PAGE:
Sunday, October 23, 2016

How to Make a Pollinator Garden

After being inaccessible for some time, the printed version of this simple booklet is available for C$8.00 from Seeds of Diversity: Click to open the Publications section of the page and you'll find this and other resources on pollinators and gardening. Prive includes shipping in Canada.

Fall flowers for the last pollinators

Sternbergia lutea, blooming Oct. 23 2016
With our warming climate, bumblebees and honeybees are still out on flowers here in Toronto, Canada even at the end of October. I thought I'd post a few pictures of what's blooming in my garden in September and October.

Sternbergia lutea is bulb from Europe and Asia. It's been called fall crocus (wrong, not a crocus), lily of the field (wrong, not a lily) or fall daffodil (close; not a daffodil but in the Amaryllis family with daffs).

The beautiful flowers just appeared today. This is frankly wild optimisim on my part: the bulb is only hardy to USDA zone 7, so will probably die some harsh winter here in Toronto. But it has come through one winter here already, and I will mulch it before January hard freezes start.

Fall crocus
My fall crocuses are actually members of the crocus genus. We get saffron from Crocus sativus, but the flowers blooming here from early October are more likely hybrids with Crocus speciosus as a major parent.

The fall crocuses have an ideal planting spot: some freely draining grit that was put in around the house foundations when we renovated. This drainage helps them get through wet periods in winter. (Fall crocus is not as hardy as spring crocuses).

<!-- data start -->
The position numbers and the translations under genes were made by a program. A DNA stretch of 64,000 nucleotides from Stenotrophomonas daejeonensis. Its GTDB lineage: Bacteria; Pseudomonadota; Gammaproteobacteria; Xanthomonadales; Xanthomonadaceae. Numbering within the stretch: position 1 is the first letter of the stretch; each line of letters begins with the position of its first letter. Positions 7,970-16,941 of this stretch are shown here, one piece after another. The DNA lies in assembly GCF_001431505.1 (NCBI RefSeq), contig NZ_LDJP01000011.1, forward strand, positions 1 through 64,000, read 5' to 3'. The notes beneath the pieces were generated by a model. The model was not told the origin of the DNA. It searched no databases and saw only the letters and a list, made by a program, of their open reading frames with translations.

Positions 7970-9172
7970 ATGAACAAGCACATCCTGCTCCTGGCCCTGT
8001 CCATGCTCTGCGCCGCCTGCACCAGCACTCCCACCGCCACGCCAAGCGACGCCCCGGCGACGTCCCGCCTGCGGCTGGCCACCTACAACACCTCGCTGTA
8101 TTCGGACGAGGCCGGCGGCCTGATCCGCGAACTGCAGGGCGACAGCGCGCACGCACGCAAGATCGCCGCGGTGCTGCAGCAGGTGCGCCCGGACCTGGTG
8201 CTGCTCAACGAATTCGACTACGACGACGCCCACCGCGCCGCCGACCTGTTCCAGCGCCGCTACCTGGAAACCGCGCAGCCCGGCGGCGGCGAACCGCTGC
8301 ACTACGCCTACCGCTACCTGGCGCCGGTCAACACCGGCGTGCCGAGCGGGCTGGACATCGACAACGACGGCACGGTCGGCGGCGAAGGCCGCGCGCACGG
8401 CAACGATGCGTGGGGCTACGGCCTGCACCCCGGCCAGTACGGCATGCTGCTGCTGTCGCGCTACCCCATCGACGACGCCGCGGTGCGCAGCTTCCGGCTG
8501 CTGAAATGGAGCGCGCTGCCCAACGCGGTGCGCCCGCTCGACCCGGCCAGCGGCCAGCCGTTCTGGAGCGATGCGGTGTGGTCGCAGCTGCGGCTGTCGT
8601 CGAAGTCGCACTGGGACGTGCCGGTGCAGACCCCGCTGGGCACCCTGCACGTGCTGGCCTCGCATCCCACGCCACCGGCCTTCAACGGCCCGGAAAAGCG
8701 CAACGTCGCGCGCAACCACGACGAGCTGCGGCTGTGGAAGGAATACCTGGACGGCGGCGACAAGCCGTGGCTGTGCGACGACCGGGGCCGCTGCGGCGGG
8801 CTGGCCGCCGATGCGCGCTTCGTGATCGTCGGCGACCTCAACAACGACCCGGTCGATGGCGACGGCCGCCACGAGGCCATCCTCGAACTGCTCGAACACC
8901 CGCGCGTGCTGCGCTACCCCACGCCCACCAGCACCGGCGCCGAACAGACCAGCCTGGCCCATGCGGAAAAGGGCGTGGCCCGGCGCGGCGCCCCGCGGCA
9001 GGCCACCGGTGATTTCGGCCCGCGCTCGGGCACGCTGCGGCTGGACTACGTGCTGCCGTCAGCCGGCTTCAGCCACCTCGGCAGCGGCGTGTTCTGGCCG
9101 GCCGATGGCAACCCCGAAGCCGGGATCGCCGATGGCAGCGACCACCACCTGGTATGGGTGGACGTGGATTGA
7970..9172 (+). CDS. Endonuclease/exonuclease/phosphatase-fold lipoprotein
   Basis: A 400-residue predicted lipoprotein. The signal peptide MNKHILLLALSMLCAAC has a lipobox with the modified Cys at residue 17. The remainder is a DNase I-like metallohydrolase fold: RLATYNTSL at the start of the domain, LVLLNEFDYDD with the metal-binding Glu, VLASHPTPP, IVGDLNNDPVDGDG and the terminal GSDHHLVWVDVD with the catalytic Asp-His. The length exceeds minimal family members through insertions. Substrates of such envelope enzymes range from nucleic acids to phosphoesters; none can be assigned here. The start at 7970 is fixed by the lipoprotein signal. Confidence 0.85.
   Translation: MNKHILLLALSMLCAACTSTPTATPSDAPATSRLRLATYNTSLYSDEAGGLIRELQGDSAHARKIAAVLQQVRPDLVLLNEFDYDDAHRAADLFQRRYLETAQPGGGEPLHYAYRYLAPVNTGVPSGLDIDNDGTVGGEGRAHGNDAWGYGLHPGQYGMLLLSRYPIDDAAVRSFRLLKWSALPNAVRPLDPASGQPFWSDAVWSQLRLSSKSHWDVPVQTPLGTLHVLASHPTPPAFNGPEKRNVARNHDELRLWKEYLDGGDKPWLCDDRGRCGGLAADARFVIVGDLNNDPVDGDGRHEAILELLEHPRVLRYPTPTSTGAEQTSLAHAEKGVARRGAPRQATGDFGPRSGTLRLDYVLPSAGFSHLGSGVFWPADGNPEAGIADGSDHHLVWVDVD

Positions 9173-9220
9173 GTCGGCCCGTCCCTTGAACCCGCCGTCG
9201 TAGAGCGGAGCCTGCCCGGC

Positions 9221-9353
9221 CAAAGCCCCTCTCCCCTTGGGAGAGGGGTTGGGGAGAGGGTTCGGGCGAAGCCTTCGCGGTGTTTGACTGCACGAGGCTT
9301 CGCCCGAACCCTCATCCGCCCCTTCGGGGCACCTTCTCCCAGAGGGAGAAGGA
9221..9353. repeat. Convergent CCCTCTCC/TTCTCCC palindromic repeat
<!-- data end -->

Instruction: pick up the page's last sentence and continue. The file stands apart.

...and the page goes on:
Salvia coccinea

I actually have three salvias blooming abundantly now - coccinea, elegans, and guaranitica. The first is native to the southern US, and I grow it from seed each year. Started indoors, it can be blooming by July in Toronto, earlier in a hotter place. It's attractive to bumblebees, hummungbirds, and some butterflies. The second is known as Pineapple Sage from the scent of its leaves. It's not hardy; I propagate it either through fall cuttings (easy) or by bringing a pot indoors and letting it go dormant in the basement. The third is dark blue and blooms from midsummer until frost. It's from Brazil so it's no surprise that it's not winter hardy in Canada; but I did bring plants through two winters in Virginia with heavy mulch.

Speaking of Virginia, this blog has been almost dormant the past three years, during which time I changed jobs twice, moved to Virginia then back to Toronto, put the house through a major renovation, and so on...I'm just really getting back into pollinator activities now. Hope to be posting more often as gardening activities draw to a close this fall!